Theatre should be accessible for everyone, and content warnings are an essential part of accessibility as our goal is to engage, not isolate. As theatre-makers, we see the value of challenging art, but we also need to take on the responsibility of making it thoughtfully: with an eye towards accessibility and effective audience experience.
Movies and television have had content warnings since 1968, and even today’s amusement park rides and funhouses have warnings. Content warnings give you a general range of content to expect and then can list specific warnings for things that are possibly more upsetting or require further thought.
As theatre-makers, we strive for our art to be the beginning of the conversation, not the end. We work hard to find the shows and create the moments that make our audience think. But the audience members who can watch a reenactment of a traumatic event and walk away engaging in dialogue, thinking about their own experience, those audience members are not the target audience of a content warning. Our audience members who need content warnings often need them because they are not able to think in those surprise situations.
If there was a veteran or sexual assault survivor in your audience who suffers from PTSD, that patron has no way to prepare themselves to relive their own experience or take necessary precautions before the show to ensure their mental health isn’t affected. Content warnings are not a way to keep “sensitive” people out of seats, but a way to be respectful of our patrons who can suffer from panic attacks or anxiety. Working in educational, this is especially important as our primary audience is students and families. You never know who is has happened to, and not posting warnings can “out” victims unintentionally.
When many patrons have a strong reaction to content in a show, they often feel trapped in the house because they have no desire to disturb the show. To leave the theatre, they often have to climb over the other patrons in their row and whether they leave or choose to stay, they must manage to control their reaction in a way that is not vocal and does not disturb other patrons. Being triggered by content often causes people to relive past traumatic experiences, which can be compounded by the fact that they now feel like they are reliving it amongst the public by being surrounded by the audience.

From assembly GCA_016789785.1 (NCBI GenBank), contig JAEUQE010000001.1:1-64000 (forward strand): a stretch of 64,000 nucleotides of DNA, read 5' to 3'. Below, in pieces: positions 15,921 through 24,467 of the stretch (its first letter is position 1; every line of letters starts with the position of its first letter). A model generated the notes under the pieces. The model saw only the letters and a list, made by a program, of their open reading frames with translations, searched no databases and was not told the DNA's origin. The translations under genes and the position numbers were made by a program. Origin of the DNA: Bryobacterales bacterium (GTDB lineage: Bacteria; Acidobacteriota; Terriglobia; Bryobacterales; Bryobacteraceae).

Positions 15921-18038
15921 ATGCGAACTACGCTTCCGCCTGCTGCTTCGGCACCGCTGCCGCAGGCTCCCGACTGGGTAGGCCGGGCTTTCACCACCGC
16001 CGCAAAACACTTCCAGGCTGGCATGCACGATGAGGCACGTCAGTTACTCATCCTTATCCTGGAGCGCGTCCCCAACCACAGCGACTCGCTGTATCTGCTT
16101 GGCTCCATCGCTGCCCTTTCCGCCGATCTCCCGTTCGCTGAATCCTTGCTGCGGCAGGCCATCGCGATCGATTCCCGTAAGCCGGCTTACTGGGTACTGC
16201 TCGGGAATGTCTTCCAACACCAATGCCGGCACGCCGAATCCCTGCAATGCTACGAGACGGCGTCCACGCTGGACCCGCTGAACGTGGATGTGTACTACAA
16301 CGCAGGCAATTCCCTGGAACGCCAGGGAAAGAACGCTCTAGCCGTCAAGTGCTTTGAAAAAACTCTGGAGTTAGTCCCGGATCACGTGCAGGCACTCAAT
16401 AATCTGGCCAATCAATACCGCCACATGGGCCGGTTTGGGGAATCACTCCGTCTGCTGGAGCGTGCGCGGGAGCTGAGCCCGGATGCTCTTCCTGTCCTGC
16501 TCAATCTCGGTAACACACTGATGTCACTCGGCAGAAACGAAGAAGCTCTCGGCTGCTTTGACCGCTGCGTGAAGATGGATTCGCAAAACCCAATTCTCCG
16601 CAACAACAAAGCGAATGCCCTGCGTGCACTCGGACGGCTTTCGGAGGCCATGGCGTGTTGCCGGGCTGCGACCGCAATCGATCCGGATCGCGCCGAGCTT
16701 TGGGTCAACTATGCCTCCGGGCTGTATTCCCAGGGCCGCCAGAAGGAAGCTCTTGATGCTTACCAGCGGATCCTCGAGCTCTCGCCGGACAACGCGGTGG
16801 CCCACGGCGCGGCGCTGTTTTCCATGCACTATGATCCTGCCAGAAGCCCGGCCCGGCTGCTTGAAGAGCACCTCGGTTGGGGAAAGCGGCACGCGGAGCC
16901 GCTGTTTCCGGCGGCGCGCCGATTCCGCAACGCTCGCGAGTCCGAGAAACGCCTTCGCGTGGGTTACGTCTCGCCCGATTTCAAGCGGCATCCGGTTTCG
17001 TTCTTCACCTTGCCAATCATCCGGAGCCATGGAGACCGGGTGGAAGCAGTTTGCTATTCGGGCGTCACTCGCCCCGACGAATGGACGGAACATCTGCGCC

One of the primary arguments against content warnings is that these warnings can often be spoilers. If a content warning for a traumatic event would ruin the surprise, what value does that event have beyond shock value? It might be a good idea to examine what other value it has to the narrative. Spoilers in this context mean that plot points no longer have the element of surprise. By arguing that knowing a show’s plot points makes the show less enjoyable, you also are arguing that a show should be seen only once and never revisited. Does knowing a piece of theatre ruin the experience? Other arguments against content warnings say that some audience members are now waiting for that moment and that anticipation may have taken away from enjoying what comes before that.
We ultimately have to use our best judgment communities, and maybe err on the side of caution. Ultimately is the plot of your story or the mental safety of your audience more important to your theatre’s core values? If you are not supporting your audiences, they will not continue to support you.
Actors Equity Association makes it mandatory to post if a production is using strobe lights. Can you imagine a scenario where there isn’t a warning for this and you have to stop the show because someone is carried out in the audience? Using content warnings like we use strobe warnings sends the message to your audience that as a theatre maker, you deem their mental health to be as important as their physical health. Your audience deserves to feel safe, and that means being upfront about what kind of story you are telling them.
Now, what is the best way to communicate your content warnings to your audiences? The key is to give people enough information so that they can ask questions about what specifically will be depicted to keep themselves safe. Some ideas to communicate content warnings include:
- Posters used for advertising could include an informal rating or warning
- Content warning posters in the lobby
- As an option: a poster in the lobby that has a lift-the-flap warning so that those who would need the warning have access to it
- Content warning signs at the box office and will-call
- Content warnings or informal rating on your show’s website page
- As part of the pre-show announcement
- In your program
- Facebook event descriptions
- Information on available resources to help audiences process their emotional reaction
- Train your box office staff to be able to answer questions about show content because they are often the first representatives of your theatre your audiences will interact with.
Using content warnings or informal ratings will also protect your theatre program (and you as director and educator) from any potential complaints or content. It sets the expectations for your audience members and makes the decision to see a show with more mature content on the audience member because they are fully informed.
In what ways do you communicate content warnings to your audience members?